John Osborne of duo Brothers Osborne agrees: “I think people are tired of the bullshit and are ready for real substance.”
Brent Cobb said: “When I write songs, I’m always thinking about dark and light and life and death.”
Sturgill Simpson, one of the most successful of the new breed, won’t even put a name on what’s happening. “I’m gonna play rock’n’roll and I’m going to build a little army, and you’ll come to my show and it’ll be four hours long and it’ll be an American music show. It won’t be a country music show, Americana music show or soul music show, we’re gonna touch it all, because I love it all.”
Loving it all is a common thread that ties all of these new artists together. The Cadillac Three’s members bonded in high school over shared love for both Alabama and the Beastie Boys. And the rocky, electrified take on southern living that’s helped them connect with audiences from Nashville to London? Frontman Jaren Johnston says: “Tom Petty is a big touchstone, but also nineties-era country like Garth Brooks”.
When I went record shopping with Blackberry Smoke for a feature in this magazine, they were scooping up albums by Merle Haggard and the Flying Burrito Brothers, but also David Bowie and the Rolling Stones. They’re a perfect example of how these present-day artists embrace old-school ideas like using albums over singles to connect.
Blackberry Smoke’s latest,
Find A Light, made the UK Top 20. Their previous record, Like An Arrow, debuted at No.1 on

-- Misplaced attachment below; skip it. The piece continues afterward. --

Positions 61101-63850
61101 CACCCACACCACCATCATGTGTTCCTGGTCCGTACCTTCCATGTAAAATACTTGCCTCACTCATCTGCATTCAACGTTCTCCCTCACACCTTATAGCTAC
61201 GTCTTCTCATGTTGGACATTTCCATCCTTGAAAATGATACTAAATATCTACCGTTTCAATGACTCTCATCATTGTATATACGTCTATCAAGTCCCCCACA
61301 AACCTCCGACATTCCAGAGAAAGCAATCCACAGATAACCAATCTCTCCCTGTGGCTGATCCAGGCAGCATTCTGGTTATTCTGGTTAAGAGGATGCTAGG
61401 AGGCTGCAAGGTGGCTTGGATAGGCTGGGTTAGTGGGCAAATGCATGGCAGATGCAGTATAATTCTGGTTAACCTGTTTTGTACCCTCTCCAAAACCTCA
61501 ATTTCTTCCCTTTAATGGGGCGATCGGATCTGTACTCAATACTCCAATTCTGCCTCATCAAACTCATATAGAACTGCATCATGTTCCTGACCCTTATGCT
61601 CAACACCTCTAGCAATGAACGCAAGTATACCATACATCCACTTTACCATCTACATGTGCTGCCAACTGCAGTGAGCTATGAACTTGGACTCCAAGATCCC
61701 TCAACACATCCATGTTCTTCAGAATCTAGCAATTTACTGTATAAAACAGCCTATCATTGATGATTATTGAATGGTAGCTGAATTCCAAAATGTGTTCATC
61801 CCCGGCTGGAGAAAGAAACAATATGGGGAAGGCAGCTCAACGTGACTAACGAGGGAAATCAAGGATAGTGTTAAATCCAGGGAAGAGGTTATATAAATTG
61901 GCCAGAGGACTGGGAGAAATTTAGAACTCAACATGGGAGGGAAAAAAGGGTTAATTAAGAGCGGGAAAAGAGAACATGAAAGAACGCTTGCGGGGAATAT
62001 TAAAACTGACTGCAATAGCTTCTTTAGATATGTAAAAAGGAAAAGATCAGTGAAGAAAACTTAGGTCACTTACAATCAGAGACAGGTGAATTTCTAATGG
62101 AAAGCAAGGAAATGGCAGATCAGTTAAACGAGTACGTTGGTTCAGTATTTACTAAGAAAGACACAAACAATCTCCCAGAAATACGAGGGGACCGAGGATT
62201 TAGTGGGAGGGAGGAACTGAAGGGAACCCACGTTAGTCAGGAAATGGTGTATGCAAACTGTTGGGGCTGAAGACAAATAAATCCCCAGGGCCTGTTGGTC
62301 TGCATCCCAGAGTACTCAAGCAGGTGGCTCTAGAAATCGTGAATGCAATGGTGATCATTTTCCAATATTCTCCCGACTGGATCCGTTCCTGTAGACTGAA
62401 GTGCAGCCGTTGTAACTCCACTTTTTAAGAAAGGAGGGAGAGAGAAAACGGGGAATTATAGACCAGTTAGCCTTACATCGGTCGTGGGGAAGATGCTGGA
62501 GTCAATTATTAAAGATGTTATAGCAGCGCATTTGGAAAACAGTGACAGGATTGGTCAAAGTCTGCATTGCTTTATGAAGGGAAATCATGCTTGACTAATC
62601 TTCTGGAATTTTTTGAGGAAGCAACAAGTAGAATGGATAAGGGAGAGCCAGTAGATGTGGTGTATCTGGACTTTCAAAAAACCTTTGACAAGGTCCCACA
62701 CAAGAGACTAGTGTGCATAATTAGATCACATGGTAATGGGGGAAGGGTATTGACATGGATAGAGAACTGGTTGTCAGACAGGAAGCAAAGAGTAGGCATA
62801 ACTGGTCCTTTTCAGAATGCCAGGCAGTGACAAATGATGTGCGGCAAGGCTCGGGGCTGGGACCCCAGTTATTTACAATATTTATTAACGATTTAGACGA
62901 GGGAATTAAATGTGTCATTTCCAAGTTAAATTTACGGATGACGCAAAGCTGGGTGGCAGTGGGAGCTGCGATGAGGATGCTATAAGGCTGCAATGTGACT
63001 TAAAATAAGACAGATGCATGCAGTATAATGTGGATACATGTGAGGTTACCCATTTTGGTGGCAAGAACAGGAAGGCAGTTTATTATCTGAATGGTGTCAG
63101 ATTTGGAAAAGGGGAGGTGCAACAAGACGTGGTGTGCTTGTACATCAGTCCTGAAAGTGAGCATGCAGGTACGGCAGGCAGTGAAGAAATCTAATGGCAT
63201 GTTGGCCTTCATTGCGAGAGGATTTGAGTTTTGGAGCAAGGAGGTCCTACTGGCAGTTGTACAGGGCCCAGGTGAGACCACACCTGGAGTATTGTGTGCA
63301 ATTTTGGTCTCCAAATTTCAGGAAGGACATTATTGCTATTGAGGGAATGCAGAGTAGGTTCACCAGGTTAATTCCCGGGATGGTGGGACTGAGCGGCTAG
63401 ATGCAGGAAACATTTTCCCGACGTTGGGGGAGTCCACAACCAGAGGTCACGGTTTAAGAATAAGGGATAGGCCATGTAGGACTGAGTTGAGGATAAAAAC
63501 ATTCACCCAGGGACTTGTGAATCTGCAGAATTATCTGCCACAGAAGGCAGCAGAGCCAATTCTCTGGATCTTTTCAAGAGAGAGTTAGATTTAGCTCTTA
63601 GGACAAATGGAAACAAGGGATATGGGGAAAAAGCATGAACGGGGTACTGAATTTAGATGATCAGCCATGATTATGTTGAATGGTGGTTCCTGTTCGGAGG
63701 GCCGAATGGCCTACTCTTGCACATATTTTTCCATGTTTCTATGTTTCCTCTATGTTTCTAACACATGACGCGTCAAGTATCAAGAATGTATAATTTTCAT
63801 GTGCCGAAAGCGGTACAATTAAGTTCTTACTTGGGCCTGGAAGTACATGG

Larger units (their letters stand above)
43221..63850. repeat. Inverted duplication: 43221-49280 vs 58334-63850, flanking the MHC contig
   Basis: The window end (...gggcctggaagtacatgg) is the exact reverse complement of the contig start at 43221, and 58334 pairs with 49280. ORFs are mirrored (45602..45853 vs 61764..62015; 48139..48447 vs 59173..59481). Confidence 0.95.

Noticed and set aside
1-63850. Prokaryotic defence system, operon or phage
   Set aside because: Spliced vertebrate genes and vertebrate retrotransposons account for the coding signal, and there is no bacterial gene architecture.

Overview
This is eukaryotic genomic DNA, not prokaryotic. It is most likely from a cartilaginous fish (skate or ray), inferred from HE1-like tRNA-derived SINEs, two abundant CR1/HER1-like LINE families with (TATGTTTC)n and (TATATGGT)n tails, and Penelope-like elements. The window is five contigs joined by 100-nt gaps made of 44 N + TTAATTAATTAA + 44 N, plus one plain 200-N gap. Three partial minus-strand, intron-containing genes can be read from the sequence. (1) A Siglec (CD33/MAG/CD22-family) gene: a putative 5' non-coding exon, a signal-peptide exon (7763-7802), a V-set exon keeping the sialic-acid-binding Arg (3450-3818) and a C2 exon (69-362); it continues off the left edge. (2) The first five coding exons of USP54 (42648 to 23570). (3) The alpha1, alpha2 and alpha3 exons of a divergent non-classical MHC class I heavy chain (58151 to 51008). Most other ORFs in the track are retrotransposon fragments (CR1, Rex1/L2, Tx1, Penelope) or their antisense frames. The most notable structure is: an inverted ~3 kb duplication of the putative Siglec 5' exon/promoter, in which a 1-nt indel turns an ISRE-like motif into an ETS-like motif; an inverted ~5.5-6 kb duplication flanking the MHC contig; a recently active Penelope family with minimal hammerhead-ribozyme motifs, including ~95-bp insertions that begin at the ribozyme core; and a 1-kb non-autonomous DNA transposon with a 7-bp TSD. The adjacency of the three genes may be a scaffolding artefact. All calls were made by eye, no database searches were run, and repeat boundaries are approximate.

“I’m gonna play rock’n’roll and build
a little army.”
the US Billboard Country chart, unseating radio titan Jason Aldean. That’s even more amazing when you consider that country radio doesn’t even play the band, and this was their second No.1 album. “Our fans are the ones who make the record Number One, not a programme director,” singer Charlie Starr said.
“And we’ve built our audience one fan at a time,” drummer Brit Turner added.
But building audiences in country music is fraught with the danger of losing them en masse if they don’t agree with your politics. And those politics tend to be right-wing Conservative across the board. In Nashville there’s a verb – to be ‘Dixie-Chicked’. It refers to the popular group the Dixie Chicks’ on-stage criticism of then president George W Bush in 2003 and his invasion of Iraq. The backlash from fans and the industry derailed the trio’s career. In a Rolling Stone cover interview in autumn 2018, Eric Church risked being DixieChicked when he shared his thoughts on the National Rifle Association (NRA) and gun control in the wake of the horrific shooting at a country music festival in